India’s Interior Minister, Rajnath Singh, says necessary action will be taken if there is breach of conditions by BBC in the broadcast of a documentary based on December 16 gang rape in New Delhi.
NEW DELHI, INDIA (MARCH 05, 2015) (ANI) – India’s Interior Minister, Rajnath Singh, on Thursday (March 05) said that necessary action would be taken if there was breach of conditions by BBC in the broadcast of a documentary based on a gang rape that shook New Delhi two years ago.
The hue and cry surrounding the documentary film reached the Indian Parliament on Wednesday (March 04). Addressing the Upper House, Rajya Sabha, Singh said that the documentary would not be aired in India and accused its makers of violating “permission conditions” by not showing the complete unedited footage to jail officials.
However, BBC went ahead and aired the hour-long film even after a blanket ban on the telecast of ‘India’s Daughter’ in the United Kingdom and other countries in the early hours of Thursday. It was due to be aired on International Women’s Day on Sunday (March 08) but was brought forward.
“We did not want it to be released but BBC released it from London. Now whatever steps we have to take, Home Ministry will decide that. At present, I don’t want to comment anything. But if there is any infringement of conditions then action will be taken positively,” Singh said on Thursday.
Delhi police Commissioner, B.S. Bassi, said action would be taken if any objectionable content was found in the documentary.
“We are going to take action under the law. Whatever is required further to ensure that this documentary, particularly the part which transgresses the law, is not screened,” Bassi said.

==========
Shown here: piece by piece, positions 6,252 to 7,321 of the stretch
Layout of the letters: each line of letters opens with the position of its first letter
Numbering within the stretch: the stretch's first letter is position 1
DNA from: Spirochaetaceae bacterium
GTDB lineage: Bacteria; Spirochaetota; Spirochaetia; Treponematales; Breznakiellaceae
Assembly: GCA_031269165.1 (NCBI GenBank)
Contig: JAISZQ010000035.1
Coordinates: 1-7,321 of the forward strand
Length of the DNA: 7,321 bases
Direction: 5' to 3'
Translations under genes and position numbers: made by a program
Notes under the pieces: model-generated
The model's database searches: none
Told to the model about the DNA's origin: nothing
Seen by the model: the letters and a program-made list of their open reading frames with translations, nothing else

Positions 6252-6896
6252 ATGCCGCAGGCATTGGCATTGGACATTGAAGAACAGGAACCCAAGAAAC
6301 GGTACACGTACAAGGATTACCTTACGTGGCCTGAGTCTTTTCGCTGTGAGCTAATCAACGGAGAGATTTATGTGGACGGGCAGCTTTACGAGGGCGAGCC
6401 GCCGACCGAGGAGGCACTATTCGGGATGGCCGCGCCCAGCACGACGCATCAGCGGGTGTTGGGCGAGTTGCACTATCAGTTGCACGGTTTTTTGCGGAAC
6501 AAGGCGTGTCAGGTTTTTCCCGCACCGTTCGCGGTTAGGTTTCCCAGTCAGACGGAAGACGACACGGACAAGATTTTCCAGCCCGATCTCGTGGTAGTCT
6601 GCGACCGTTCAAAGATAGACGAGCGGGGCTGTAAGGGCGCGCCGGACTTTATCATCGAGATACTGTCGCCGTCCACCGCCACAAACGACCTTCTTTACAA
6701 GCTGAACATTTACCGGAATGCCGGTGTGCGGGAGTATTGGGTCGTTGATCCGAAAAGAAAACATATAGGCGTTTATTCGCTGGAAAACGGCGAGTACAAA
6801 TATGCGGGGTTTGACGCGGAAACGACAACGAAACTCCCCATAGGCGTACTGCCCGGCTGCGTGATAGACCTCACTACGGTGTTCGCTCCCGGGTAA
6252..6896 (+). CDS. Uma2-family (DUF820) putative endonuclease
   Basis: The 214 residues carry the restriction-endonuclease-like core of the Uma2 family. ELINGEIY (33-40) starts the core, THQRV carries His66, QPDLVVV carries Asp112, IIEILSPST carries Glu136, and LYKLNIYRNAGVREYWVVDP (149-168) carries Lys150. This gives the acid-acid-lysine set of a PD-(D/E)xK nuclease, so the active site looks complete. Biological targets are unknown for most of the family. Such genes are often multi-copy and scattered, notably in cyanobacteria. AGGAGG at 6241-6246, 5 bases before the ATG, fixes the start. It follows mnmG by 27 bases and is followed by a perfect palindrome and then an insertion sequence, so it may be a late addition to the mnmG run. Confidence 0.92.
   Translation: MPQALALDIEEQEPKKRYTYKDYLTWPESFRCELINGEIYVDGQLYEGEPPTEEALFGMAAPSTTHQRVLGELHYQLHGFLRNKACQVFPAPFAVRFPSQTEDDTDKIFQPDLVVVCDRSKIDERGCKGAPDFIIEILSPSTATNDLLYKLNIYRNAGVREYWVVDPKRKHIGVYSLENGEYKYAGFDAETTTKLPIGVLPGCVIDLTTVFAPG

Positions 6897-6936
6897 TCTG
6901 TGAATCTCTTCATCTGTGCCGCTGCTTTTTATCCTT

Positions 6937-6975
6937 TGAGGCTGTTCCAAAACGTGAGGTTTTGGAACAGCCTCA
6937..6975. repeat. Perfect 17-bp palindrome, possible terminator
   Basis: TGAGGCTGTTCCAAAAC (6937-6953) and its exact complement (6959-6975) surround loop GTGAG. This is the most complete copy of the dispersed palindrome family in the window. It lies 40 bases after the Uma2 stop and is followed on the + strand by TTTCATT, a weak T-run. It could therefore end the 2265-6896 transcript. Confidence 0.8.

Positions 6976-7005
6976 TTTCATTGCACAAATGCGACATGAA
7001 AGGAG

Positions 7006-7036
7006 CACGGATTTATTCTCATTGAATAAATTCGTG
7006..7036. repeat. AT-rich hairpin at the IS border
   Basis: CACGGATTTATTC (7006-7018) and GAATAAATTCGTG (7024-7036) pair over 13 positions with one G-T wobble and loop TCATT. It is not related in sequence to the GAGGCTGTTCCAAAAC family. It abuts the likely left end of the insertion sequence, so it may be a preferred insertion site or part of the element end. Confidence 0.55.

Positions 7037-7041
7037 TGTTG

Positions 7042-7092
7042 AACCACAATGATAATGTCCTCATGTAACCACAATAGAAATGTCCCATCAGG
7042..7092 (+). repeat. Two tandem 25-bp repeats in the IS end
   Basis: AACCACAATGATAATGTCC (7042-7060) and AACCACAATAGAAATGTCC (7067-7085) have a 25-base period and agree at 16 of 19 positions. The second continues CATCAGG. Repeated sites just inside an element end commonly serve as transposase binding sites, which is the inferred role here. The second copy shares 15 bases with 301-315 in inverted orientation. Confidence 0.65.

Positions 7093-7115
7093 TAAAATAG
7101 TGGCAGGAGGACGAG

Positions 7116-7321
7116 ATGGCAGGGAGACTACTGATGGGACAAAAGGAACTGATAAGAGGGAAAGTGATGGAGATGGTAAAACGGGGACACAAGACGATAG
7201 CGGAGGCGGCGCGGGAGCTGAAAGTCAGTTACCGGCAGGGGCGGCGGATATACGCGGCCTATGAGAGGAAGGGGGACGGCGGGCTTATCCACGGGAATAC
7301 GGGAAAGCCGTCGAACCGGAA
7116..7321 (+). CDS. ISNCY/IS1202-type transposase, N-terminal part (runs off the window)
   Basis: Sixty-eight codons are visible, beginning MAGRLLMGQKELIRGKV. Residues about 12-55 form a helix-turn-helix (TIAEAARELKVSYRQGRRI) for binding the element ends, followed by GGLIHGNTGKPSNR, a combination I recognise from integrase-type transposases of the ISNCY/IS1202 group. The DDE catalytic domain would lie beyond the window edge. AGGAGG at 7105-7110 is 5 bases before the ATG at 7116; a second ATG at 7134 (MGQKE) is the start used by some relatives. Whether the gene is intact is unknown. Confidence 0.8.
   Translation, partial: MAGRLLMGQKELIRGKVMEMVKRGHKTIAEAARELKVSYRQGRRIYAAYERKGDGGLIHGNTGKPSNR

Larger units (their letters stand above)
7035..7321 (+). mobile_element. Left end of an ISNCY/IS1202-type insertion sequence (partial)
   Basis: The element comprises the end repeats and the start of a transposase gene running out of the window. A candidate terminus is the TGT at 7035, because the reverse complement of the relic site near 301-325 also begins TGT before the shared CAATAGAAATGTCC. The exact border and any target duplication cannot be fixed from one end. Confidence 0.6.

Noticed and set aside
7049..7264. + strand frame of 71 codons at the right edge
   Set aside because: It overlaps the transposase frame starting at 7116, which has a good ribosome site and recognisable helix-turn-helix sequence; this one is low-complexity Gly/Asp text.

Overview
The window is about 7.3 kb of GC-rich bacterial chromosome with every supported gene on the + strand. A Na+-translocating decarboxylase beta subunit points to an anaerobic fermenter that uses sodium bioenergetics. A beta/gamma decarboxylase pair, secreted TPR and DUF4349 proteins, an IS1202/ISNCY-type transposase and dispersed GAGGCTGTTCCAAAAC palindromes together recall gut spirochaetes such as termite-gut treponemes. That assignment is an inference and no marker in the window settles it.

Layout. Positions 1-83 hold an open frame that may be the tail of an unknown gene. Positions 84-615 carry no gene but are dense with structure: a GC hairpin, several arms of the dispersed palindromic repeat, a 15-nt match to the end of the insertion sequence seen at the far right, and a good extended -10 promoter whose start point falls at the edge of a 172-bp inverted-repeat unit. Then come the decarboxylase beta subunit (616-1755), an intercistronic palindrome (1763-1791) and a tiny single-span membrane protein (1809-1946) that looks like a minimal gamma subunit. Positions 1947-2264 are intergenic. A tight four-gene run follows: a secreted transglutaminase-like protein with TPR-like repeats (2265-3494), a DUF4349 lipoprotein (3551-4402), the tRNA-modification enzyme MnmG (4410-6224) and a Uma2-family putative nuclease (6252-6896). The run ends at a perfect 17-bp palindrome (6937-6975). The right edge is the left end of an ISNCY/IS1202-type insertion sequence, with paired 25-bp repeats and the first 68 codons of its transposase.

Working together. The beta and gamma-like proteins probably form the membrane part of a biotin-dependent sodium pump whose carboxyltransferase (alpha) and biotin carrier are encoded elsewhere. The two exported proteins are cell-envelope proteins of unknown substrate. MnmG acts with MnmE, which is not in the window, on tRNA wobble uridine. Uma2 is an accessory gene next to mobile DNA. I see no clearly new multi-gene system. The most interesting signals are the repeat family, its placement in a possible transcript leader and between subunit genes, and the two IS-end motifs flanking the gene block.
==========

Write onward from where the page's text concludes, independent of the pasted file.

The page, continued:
The documentary by British filmmaker, Leslee Udwin has been banned in India over concerns over derogatory comments made by one of the rapists and the violation of guidelines set for filmmakers.
It features conversations with death-row convict Mukesh Singh who, along with five others, raped and tortured a 23-year-old woman on a moving bus in December 2012, sparking nationwide protests and forcing India to toughen anti-rape laws.
BBC, reportedly, has defended the broadcast, which seeks to explore the crime and the cultural context in which it was committed. A spokesman said it provided a “revealing insight into a horrific crime that sent shock waves around the world and led to protests across India demanding changes in attitudes towards women”.
Indian women activist, Jagmati Sangwan, hailed the news channel’s decision to air the documentary.
“It’s a welcoming step that the BBC has shown the film. In the context of India we want to say that without seeing even a movie, banning it is highly objectionable and we demand action and FIR against the advocates who were on TV and who were instigating, inciting violence against women,” said Sangwan.
On the night of December 16, 2012, six men had lured the 23-year-old trainee and her male friend onto the bus, as the pair was on their way home after watching a movie at a shopping mall in south Delhi.
As the bus drove through the streets of the capital, the men repeatedly raped the girl and penetrated her with a metal bar before dumping her and her friend, naked and semi-conscious, onto the road.
Her friend later recovered, but the woman’s internal injuries were so severe that she died in a Singapore hospital two weeks after the attack.
Four men including Mukesh were sentenced to death for the crime, but their execution was later stayed on appeal by the Supreme Court. One of the defendants hanged himself in prison, while another, who was under 18 at the time, got three years in juvenile detention.